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Craig Drennen Receives Art Matters Grant

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Craig Drennen, Hello Craig (detail), 2014; oil and alkyd on canvas, 52 by 40 inches.

Atlanta’s Craig Drennen and Garrett Bradley of New Orleans are among the 28 artists who have received a grant from Art Matters, the New York-based philanthropy that is “particularly interested in subversive or provocative content, and artistic practice that expands definitions of a traditional medium.” The grants range from $3,000 to 10,000 and are given for specific projects, travel and research, or new developments in ongoing work.

The F Word at Hunter Museum

Drennen, whose show “Poet and Awful” is on view at Boston’s Samsøn Gallery through December 24, received a grant to support ongoing work.

Bradley, whose work is currently on view in Prospect.3 in New Orleans, received a grant to support the making of The Discovery of American Silent Feature Films: 1912-1929, a reimagining of 12 missing early films which may have had integrated casts and/or been directed by black filmmakers.

Garrett Bradley, still from Cover Me, 2014.
Garrett Bradley, still from Cover Me, 2014.

Artists receiving grants for their practices are:

Andrea Chung (San Diego)

The F Word at Hunter Museum

Sean Donovan (Brooklyn)

ET Russian (Seattle)

Tuesday Smillie (Brooklyn)

Kate Sopko (Cleveland)

Tattfoo Tan (Staten Island)

Naotaka Hiro & Sid M. Dueñas (Pasadena)

Tsz Yan Ng (Ann Arbor)

Ouida Angelica Biddle / ORFICE (Long Beach)

Artists receiving grants for specific projects:

Mark Allen (Los Angeles): Research support for new models of artistic collaboration based on Allen’s work as director of Machine Project in Los Angeles.

Kamrooz Aram (Brooklyn): Ancient Through Modern, a project that intervenes in museum collections of Islamic Art.

Wafaa Bilal (New York): I Really Want to be White, an installation at the intersection of Middle Eastern decorative arts and robotics.

Carolina Caycedo (Los Angeles): Be Dammed, an art/activism project about the effects of dam construction on the natural and social landscapes of the Americas.

Angela Ellsworth (Phoenix): Soundproofed, a solo performance in a Mormon Church-funded mall in Utah as part of the artist’s ongoing Plural Wife Project.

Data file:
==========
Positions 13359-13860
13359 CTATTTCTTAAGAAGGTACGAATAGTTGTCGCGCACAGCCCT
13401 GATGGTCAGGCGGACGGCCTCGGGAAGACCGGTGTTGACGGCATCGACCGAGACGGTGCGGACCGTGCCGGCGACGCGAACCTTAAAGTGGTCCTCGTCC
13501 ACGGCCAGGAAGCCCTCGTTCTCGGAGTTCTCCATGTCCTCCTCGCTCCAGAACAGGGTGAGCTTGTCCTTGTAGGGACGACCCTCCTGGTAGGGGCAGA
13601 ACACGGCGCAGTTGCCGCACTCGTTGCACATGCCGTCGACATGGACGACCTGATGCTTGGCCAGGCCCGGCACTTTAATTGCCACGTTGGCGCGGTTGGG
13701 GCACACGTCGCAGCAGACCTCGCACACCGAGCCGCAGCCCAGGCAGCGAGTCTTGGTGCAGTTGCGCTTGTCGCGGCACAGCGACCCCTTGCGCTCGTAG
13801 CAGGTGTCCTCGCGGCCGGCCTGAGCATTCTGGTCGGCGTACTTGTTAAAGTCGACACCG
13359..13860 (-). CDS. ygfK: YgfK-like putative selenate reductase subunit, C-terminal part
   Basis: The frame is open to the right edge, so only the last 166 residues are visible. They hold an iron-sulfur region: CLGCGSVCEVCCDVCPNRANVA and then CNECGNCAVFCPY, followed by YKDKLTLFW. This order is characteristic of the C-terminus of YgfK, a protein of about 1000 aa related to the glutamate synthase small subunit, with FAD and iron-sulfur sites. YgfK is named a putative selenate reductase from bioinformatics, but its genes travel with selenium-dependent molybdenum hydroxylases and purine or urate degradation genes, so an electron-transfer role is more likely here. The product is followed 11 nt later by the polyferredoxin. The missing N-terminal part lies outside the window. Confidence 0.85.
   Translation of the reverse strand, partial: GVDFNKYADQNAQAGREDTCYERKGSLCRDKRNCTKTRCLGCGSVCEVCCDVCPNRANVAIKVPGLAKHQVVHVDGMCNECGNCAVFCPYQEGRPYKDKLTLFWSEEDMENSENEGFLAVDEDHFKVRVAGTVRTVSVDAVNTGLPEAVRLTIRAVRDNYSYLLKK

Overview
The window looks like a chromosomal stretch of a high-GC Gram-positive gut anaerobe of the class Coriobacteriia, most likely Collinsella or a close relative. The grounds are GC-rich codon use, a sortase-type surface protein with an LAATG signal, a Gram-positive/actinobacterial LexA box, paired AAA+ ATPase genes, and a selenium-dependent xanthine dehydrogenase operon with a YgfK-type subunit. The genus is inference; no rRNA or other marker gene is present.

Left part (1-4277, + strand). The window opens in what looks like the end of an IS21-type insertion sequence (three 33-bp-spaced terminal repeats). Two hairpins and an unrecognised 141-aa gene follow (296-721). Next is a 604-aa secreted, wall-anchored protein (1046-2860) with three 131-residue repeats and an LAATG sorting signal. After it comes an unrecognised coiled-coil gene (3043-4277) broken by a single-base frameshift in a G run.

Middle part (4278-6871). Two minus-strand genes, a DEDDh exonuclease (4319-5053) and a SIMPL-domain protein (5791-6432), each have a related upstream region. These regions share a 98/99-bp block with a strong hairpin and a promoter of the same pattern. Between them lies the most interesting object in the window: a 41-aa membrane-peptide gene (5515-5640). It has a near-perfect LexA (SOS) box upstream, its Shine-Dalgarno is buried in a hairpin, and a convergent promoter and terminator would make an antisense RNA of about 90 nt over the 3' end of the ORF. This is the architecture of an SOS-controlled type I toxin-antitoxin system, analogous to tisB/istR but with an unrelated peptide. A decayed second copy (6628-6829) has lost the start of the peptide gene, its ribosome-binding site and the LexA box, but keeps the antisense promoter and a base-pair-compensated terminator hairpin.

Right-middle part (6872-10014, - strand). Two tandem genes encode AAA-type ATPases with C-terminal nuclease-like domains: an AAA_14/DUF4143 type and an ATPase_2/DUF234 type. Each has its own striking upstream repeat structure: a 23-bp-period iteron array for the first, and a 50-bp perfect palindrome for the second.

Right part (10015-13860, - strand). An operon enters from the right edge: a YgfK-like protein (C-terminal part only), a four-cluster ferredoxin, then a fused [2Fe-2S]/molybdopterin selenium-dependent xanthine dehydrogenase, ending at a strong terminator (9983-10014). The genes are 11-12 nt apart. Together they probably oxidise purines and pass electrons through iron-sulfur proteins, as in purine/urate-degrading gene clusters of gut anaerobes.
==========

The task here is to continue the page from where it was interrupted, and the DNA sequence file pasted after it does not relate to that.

Rafa Esparza (Los Angeles): Woven, a sculptural performance venue, consisting of a dance floor on the Los Angeles River.

Christy Gast (Miami): Support to develop a scent that facilitates interspecies communication between humans and beavers in Tierra del Fuego.

Mariam Ghani (Brooklyn): Research toward a long-term project examining the history of the Afghan Left through five unfinished Afghan films from 1978-92.

Jeffrey Gibson (Germantown, NY): Like A Hammer, a new performance involving Native American powwow culture, drumming, and house music.

Michelle Handelman (Brooklyn): Hustlers + Empires, a multichannel video about aging, death, and chaos.

David Hartt (Chicago): Apomorph, a film relating the Becker Friedman Institute at the University of Chicago to the Open City at the Catholic University of Valparaíso’s school of architecture.

Ellen Lesperance (Portland): To support research in the Greenham Commons Women’s Peace Camp archives in London.

Senga Nengudi (Colorado Springs): Support for a project that involves the composition of unique personal symphonies.

Kameelah Janan Rasheed (Brooklyn): HOME/ARCHIVE, a collaborative archival project exploring how domestic space stages remembrance.

Marco Rios (Los Angeles): Erection Room, a site-specific installation that responds to the physical presence of people who encounter it.

Kanako Wynkoop (Olympia, WA): An experimental, multidisciplinary documentary focusing on tensions between the un-housed and the relatively privileged in Olympia.

Steven Yazzie (Phoenix): The Mountain Project, an ongoing project that involves tours of regional geographies with indigenous participants.